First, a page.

In the present study, out of 966 patients enrolled, 62 (6.4%) were admitted to the hospital due to an ADR while 126 (13%) patients developed ADRs during their stay in the hospital. In an earlier study, 1.2% hospital admissions were reported due to ADRs while 11.24% patients developed ADRs during hospital stay, in cardiology set-up.  A higher incidence of ADRs reported in present study may be due to the fact that in present study two different methodologies (spontaneous reporting and intensive monitoring) were employed to monitor ADRs. Moreover, in the present study, adverse effects of all the drugs prescribed in the cardiology department were studied in contrast to monitoring of adverse effects of only cardiovascular drugs in the earlier study.  Also the incidence of ADRs may vary from place to place and even within a country because of difference in prescribing patterns.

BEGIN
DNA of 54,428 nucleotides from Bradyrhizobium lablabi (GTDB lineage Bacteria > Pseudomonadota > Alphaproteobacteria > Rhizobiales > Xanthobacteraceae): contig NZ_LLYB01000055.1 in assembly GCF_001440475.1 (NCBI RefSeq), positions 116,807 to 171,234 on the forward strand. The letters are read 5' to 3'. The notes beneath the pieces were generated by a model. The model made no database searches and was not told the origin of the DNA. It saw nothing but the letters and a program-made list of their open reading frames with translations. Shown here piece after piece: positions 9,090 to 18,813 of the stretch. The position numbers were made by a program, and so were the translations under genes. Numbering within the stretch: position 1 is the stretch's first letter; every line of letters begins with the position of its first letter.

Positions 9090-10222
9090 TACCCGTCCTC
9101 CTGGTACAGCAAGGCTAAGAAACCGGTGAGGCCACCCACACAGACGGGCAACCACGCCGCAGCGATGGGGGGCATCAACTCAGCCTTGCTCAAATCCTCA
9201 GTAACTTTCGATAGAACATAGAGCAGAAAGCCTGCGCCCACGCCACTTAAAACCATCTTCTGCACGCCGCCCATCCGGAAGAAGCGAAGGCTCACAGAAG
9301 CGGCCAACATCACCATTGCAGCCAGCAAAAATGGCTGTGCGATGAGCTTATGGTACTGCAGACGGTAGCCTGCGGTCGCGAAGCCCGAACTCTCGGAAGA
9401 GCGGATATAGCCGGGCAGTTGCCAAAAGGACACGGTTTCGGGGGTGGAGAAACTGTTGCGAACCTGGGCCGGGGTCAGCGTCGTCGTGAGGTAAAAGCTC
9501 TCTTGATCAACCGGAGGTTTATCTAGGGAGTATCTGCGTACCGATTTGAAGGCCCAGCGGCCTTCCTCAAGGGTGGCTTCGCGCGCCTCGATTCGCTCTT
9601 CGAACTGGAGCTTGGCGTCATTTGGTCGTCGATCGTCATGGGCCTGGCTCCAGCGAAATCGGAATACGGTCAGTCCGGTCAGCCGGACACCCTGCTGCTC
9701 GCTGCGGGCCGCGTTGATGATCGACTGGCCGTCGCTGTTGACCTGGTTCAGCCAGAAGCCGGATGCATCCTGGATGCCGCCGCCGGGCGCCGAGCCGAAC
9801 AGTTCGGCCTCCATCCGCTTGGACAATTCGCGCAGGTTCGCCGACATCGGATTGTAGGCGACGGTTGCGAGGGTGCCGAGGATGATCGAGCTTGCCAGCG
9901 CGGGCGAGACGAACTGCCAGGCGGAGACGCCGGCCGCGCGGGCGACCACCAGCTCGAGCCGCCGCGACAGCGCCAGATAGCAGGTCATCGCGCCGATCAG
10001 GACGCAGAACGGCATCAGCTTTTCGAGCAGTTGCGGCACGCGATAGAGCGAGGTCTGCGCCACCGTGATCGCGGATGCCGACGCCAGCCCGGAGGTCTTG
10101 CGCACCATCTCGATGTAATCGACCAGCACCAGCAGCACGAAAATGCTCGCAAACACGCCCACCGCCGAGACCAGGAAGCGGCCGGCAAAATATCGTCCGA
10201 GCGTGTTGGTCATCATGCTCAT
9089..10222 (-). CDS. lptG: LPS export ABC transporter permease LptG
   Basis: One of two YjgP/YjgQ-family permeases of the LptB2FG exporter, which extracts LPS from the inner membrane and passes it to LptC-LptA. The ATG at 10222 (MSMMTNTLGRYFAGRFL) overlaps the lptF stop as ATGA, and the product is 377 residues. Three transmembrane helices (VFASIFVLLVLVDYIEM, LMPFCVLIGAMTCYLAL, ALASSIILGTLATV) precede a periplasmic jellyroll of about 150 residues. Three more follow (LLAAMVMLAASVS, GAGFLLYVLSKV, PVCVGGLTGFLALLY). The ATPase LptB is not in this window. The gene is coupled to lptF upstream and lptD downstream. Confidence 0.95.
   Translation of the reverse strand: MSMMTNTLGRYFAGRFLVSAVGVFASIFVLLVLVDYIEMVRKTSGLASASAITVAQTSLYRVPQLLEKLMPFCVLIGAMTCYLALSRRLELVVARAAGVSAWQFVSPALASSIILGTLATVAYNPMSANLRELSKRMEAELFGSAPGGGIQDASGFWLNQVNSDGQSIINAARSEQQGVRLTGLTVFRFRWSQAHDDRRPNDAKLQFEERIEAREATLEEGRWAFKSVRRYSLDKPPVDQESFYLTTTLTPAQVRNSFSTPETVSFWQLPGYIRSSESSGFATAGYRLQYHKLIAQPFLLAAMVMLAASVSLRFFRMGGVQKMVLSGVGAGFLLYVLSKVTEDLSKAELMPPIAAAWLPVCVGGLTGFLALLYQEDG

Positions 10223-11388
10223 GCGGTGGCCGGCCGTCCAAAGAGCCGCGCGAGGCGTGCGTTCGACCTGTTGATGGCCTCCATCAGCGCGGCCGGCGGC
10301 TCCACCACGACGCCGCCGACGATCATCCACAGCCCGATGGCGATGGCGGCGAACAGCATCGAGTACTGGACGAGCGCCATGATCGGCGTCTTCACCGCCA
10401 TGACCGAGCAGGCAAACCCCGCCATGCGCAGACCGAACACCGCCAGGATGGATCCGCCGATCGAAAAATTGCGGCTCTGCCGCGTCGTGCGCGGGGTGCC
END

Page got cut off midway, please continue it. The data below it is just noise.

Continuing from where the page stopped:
Predisposing factors like age, gender, co-morbidity, number of drugs taken and length of stay in the hospital have been reported as significant risk factors for the development of ADRs. [14, 15] On multivariate analysis, the present study revealed that advanced age and female gender were the independent risk factors for development of ADRs.
Age is an important risk factor for ADRs; and incidence of ADRs increases steadily with age. This is due to pharmacodynamics and pharmacokinetics changes which, together with impairment of homeostatic mechanisms and the effect of co-existing disease, contribute to a significant increase in the incidence of ADRs. Another reason for increased incidence of ADRs in elderly is increased consumption of medicines.  Present study confirmed the fact that polypharmacy and co-morbidity played a significant role in causation of ADRs in elderly patients, as 93% of the elderly patients (aged >65 years) were suffering from more than two diseases and all of them were receiving more than ten drugs.
Although present study has some limitations like enrollment of only indoor patients, inability to assess outcome after de-challenge and re-challenge, inability to perform logistic regression on the number of drugs administered as a parameter (due to patient’s inability to recall exact numbers); nevertheless, this study would definitely give an insight into the pattern of ADRs in cardiology set-up in a tertiary care center and may help to increase awareness for further Pharmacovigilance studies.